The growth in digital prices across the industry means that e-commerce transactions are set to account for roughly $1 of every $5 spent by Americans, up from $1 of every $6 in 2017. These insights come from tracking more than 1 trillion visits to U.S. retail sites and over 100 million products across 18 categories.
Prices for online goods grew 3.1 percent year over year and climbed 0.1 percent from the previous month. From 2015 to 2019, online prices decreased 3.9 percent annually.
Apparel has the most noticeable online price increase with a 15.5 percent year-over-year increase in August, and a 15.3 percent year-over-year increase in July. These price gains are happening during a period that normally sees price drops. Retailers tend to use promotions to clear out merchandise at the end of summer and to win customer loyalty as they complete back-to-school shopping. However, this was not the case this year.
Adobe Digital Insights lead analyst Vivek Pandya said that the categories that had a minor presence in e-commerce are not becoming staples, and unprecedented pricing trends can no longer hold down the overall inflation. Given this trend, Adobe is forecasting that by November 1, Americans will have spent more online than they did in the entire year of 2019.
Consumers already spent over $541 billion in online spending in the first eight months of 2021, up 9 percent from the previous year, and up 58 percent from the same period in 2019.
The Labor Department said that prices for consumer goods rose less than expected in August, which could mean that inflation is starting to cool, but the data did not include online prices.
Adobe found that online prices rose by 2.3 percent during the 12 months ending in June, and gathered momentum in July. This isn't a glitch in spending, either. Online prices have been rising soon after the eruption of the COVID-19 pandemic in March 2020 and the trend has since continued.
E-commerce does not exist in a vacuum; therefore, it makes sense for online prices to reflect the environment as a whole. The price of everything is simply going up.
However, online inflation remains a big deal because falling e-commerce prices are often cited as the reason inflation should eventually return to normal levels.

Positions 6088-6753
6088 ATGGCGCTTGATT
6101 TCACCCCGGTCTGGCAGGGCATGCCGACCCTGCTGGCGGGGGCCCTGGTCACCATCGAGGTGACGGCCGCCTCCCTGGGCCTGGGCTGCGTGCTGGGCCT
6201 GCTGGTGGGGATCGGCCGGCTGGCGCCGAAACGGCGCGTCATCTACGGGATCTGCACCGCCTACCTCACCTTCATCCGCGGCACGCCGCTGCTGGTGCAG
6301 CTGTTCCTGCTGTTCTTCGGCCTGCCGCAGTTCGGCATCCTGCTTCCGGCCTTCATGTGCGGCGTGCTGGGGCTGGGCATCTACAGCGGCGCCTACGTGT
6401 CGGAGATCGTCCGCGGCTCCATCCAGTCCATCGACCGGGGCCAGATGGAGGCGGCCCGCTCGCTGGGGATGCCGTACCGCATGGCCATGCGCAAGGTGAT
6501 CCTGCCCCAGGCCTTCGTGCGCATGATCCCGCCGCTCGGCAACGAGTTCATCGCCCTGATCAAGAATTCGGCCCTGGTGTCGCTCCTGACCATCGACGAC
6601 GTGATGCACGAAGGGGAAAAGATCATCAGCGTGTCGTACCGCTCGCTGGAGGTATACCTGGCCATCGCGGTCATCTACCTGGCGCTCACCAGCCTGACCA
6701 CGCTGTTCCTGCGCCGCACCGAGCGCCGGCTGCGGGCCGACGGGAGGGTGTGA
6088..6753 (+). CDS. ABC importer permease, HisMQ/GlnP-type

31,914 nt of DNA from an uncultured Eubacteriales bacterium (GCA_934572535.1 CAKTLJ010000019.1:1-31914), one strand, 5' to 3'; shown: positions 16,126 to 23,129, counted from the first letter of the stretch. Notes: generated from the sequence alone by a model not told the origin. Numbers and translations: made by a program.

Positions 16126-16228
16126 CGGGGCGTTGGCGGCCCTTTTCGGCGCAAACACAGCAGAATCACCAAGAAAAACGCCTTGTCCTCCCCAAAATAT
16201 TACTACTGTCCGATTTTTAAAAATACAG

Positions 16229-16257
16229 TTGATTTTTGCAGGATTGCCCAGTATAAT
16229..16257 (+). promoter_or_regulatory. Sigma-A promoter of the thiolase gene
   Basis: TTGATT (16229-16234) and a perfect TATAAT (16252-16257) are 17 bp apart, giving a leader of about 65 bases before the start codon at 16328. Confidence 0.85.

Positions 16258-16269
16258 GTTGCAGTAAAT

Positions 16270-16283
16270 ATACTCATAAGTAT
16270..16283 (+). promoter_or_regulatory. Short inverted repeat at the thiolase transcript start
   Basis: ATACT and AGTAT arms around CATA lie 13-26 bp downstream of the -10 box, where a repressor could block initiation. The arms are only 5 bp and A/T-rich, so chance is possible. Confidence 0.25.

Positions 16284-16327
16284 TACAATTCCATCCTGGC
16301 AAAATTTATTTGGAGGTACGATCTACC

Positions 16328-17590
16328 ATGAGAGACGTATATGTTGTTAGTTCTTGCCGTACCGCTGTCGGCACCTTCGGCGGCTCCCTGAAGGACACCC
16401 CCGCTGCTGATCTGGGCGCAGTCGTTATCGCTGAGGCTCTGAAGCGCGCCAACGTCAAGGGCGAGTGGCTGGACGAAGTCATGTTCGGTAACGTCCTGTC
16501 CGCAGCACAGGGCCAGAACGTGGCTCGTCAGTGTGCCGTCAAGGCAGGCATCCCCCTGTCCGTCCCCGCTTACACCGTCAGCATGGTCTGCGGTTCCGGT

Government-measured inflation has been rising, and Adobe traces this back on supply chain bottlenecks -- the same challenges that contributed to delayed furniture shipments and shortages in the past months.
"The bulk of the recent upturn in U.S. inflation has been driven primarily by supply chain bottlenecks and low levels of inventories, but higher labor costs are often passed on to consumers and are considered a precursor of broader inflation," said National Retail Federation chief economist Jack Kleinhenz. (Related: Why inflation is at a 12-year high.)
Demand is also a factor. The COVID-19 pandemic closing down brick-and-mortar stores and made shoppers nervous about going outside. This drove even more demand to online shopping, which has already enjoyed explosive growth long before the pandemic.
Jerome Powell, chair of the Federal Reserve said that the inflation is likely "transitory," and that it will cool off as the economy reopens, however, he is also aware that there is a risk that investors could be wrong and that the inflation can stay longer than anticipated.
On the other hand, the CEOs of BlackRock and J.P. Morgan recently said that they don't believe inflation is temporary.
"Considering that many were unable to leave their homes in 2020, the year-over-year growth highlights the staying power of habits formed during the pandemic," says Adobe.
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